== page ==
Is Nigerian Banks Name And Shaming Of Bad Debtors Working?
Nigerian commercial banks have moved forward with the implementation of publishing the names of serial bad debtors. Twelve banks have already published these names and more are expected to follow suit before the August, 31 deadline.
Skye Bank has published names of 107 debtors collectively owing 13.3 billion naira. Femi Oladehin, Partner at Argentil Capital Partners, said the last five to six years post 2008 have to a large extent seen the banks improve on their risk management practices.
Banks still carry these risks of certain sectors lacking economic direction. “The kind of developments that have been seen in the currency market where we’ve seen the naira lose almost 25 per cent over the last 12 months could significantly impact on some of the businesses that the banks have lent to,” he explained.
According to Oladehin, this exercise in itself will not solve the problem, it merely highlights it. “It will only let others see that there is a problem with non-performing loans.”
According to Fitch Ratings, lower oil prices and a weaker naira has impacted the operating environment. Oladehin’s thoughts on this practice are, “If a customer has the capacity to pay, but hasn’t paid – the name and shame would drive them towards paying.” On the other hand, debts are not going to be paid if there is no capacity and no personal liability on the directors.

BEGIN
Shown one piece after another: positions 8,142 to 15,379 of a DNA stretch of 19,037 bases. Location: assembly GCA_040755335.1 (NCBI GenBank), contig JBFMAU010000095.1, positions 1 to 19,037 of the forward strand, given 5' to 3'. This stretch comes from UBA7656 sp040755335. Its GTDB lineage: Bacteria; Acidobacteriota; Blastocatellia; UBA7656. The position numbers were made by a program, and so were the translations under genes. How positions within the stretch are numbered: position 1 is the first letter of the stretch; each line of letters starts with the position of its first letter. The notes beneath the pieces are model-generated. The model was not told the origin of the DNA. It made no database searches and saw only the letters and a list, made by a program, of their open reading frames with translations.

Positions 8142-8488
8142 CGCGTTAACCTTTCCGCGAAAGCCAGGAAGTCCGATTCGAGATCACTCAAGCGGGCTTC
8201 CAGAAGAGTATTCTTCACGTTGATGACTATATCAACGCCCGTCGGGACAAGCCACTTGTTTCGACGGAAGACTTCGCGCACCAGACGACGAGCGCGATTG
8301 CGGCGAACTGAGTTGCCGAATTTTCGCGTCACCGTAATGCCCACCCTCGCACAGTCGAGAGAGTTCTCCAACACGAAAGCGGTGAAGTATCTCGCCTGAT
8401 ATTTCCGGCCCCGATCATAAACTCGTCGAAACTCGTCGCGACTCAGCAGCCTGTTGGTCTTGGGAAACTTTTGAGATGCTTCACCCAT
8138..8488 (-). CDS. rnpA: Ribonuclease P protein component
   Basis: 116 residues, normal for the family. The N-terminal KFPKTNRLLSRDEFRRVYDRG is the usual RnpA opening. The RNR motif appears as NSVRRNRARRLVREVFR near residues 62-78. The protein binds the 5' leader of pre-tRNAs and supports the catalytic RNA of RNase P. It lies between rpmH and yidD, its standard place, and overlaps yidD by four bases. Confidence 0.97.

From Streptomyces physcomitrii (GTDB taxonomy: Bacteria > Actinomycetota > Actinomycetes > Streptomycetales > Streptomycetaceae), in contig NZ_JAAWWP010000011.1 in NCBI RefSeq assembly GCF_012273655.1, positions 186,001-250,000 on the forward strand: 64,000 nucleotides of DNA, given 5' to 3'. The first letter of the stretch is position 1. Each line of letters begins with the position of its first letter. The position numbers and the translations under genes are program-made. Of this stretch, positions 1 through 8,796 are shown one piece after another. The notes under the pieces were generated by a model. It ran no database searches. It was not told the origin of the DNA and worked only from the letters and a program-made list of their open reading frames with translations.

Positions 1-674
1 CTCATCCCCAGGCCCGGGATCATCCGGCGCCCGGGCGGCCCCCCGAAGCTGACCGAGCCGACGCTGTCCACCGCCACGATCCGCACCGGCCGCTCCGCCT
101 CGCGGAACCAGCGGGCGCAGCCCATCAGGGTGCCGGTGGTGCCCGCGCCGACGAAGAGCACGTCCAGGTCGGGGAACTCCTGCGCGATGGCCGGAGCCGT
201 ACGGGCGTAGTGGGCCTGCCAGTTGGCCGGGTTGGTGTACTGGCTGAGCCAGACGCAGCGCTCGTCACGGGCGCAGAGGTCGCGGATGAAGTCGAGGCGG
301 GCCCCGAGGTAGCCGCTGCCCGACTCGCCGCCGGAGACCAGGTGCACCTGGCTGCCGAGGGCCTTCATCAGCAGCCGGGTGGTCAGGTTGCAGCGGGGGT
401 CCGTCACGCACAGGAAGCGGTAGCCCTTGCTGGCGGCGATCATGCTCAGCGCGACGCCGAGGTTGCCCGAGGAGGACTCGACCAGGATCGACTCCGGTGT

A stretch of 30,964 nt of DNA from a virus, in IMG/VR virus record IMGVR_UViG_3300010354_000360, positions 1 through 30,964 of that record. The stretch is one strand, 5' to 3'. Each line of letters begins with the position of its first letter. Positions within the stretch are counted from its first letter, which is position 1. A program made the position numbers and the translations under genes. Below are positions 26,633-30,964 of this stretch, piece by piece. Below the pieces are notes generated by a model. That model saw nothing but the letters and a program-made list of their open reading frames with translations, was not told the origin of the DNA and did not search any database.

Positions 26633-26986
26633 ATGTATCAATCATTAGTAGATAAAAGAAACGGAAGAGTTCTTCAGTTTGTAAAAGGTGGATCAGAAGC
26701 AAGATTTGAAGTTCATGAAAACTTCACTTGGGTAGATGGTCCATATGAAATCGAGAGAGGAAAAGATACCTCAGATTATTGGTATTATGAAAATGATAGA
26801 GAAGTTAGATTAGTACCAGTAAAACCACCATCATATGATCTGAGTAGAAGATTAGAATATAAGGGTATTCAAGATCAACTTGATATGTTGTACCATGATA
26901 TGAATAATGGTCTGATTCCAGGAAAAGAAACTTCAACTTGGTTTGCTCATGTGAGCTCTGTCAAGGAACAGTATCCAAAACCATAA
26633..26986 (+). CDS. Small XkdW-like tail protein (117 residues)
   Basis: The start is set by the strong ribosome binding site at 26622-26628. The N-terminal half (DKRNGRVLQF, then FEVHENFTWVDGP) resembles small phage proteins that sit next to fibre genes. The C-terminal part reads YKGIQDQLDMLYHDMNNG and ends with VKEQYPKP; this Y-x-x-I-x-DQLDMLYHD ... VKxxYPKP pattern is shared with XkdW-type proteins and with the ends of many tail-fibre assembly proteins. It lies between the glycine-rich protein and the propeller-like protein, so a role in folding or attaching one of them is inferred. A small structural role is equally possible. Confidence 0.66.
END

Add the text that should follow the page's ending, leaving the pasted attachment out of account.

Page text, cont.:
With local governments also on the list of serial debtors, Oladehin responded that it is not as complicated for this sector because “ the government needs to spend within their means and find alternative ways of making money”.
However, when this is moved to the private sector it’s a “completely different ball game”. “Some of the borrowers have not exactly been the best borrowers,” he said.
Oladehin also raised the point that many consumers do not take into consideration that the cost of debt is extremely high. “It’s difficult in this environment to borrow at 30 per cent and find a business that can sustain that level of debt, when they are supposed to pay back… naming and shaming can help to some extent but you need to solve the broader macroeconomic problems, “ explained Oladehin.
Bad debtors are due to be blacklisted, banned from forex and government security markets. Oladehin shared that over the last two weeks a lot of debtors have gone back to the banks to restructure their liabilities. “Even if borrowers were the most legitimate people in the world, the reality is in an interest rate environment, in an inflation environment where they are struggling with all sorts of issues… those problems need to sorted out first.”